Skip to main content

How well do brands demonstrate the Kiwi Codes?

people playing in the ocean

Back in 2017 we carried out a project with True in which we uncovered a set of six Kiwi Codes that capture the essence of what it means to be a New Zealander.

In a nutshell

  1. TRA have done work to gain a deeper understanding of the six Kiwi Codes and assess how well brands demonstrate them. 
  2. There is a renewed sense of pride in the 'Kiwi' moniker, with most New Zealanders wanting to be known as Kiwi rather than New Zealanders. People are also keen to support Kiwi brands, with seven out of ten saying they mostly buy, or try to buy, New Zealand products and services.
  3. Of the six codes, Outward World View and Humour are demonstrated well by brands overall. Two of the codes, Individuality & Self-determination and Belief in Social Equivalence, are not demonstrated well at all. 
  4. There are plenty of opportunities for brands to better demonstrate the Kiwi Codes and align with the hearts and minds of New Zealanders. 

Now we’ve gone a step further to get a deeper understanding of these codes and quantitatively assess how well brands operating in New Zealand align to them.

Renewed pride in being Kiwi

What became very clear is that there is a strong sense of Kiwi pride and confidence in New Zealand’s place in the world. There is renewed pride in the ‘Kiwi’ moniker with two-thirds of people wanting to be known as Kiwis rather than New Zealanders. And, the term ‘Kiwi’ comes with a new-found sense of our place in the world, which is felt particularly strongly amongst younger, aspirational groups.


Unsurprisingly, the brands who are cited as the best at demonstrating ‘Kiwiness’ are all New Zealand companies – brands like Whittakers, Air New Zealand, Pak’nSave, The Warehouse, Mainland, Kiwibank, Kapiti, Lotto, Anchor and Griffins.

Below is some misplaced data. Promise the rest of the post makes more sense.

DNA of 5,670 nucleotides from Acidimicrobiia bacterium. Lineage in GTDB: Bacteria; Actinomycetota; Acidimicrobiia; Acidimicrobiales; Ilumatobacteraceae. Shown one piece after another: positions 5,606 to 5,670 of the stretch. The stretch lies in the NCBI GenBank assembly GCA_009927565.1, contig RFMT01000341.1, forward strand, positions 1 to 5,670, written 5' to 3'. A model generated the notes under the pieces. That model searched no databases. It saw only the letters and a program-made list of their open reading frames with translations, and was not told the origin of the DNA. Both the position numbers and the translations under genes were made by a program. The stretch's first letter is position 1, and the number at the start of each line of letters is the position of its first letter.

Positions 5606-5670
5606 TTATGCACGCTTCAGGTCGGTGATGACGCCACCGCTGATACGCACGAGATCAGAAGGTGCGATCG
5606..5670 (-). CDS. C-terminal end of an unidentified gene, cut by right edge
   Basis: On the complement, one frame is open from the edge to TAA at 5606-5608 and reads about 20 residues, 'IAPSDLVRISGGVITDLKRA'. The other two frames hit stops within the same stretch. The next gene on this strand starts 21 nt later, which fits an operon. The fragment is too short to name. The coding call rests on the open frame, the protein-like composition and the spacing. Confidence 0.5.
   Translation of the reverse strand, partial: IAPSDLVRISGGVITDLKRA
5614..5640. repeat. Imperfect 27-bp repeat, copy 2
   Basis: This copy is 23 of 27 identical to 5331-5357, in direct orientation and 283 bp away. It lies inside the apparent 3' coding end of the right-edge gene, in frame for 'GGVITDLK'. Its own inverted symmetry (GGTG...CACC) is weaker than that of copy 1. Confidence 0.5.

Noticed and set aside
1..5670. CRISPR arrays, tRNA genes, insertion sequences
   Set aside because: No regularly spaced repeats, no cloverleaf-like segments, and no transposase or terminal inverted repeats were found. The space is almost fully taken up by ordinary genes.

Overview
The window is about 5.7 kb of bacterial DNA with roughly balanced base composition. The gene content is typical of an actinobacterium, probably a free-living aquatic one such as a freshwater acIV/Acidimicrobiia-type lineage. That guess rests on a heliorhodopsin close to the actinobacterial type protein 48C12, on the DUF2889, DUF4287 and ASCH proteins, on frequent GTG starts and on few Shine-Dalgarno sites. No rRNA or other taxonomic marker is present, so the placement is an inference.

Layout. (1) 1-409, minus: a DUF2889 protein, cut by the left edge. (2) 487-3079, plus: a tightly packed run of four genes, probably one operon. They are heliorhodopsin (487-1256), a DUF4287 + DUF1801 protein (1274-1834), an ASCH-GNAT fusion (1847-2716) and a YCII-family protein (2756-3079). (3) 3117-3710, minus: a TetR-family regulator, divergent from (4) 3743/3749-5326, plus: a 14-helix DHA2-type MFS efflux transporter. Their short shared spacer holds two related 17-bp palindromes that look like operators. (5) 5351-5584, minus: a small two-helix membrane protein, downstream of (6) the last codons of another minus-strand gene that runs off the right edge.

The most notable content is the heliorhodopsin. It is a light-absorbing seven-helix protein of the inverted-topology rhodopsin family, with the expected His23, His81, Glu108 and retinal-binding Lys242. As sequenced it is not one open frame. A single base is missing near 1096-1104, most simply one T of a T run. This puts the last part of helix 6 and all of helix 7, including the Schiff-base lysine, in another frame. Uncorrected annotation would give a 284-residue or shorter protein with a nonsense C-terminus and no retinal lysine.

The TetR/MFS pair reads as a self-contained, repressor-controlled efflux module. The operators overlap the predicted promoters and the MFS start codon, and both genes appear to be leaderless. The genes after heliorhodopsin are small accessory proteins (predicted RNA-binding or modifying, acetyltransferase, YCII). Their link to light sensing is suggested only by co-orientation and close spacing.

chart 2

And it looks like people are keen to support Kiwi brands too, with more than seven out of ten saying they mostly buy, or try to buy, New Zealand products and services. International brands no longer seem to be the benchmark of quality, with local brands being seen to have increased desirability and cache. Not least, perhaps, because international brands do not demonstrate the six Kiwi Codes as well as New Zealand companies do. However, international brands that do own a code are embraced as local brands by New Zealanders.

chart 3

So where do brands perform well?

Of the six codes, two stand out as being demonstrated well by brands overall. The first is Outward World View (24% very well demonstrated) which refers to Kiwis’ sense of pride in our place in the world and how the world sees us. This is a space where New Zealand’s large organisations and infrastructure companies in particular can play, as Kiwis want to see our companies holding their own against global brands.

The second is Humour (26% very well demonstrated) which is often used as a device to help us talk about difficult issues and poke fun at ourselves. Kiwi brands get it right a lot of the time, particularly in their advertising – see our research with ThinkTV into the Top10 TVCs to see examples of ads that successfully use humour to speak to Kiwis.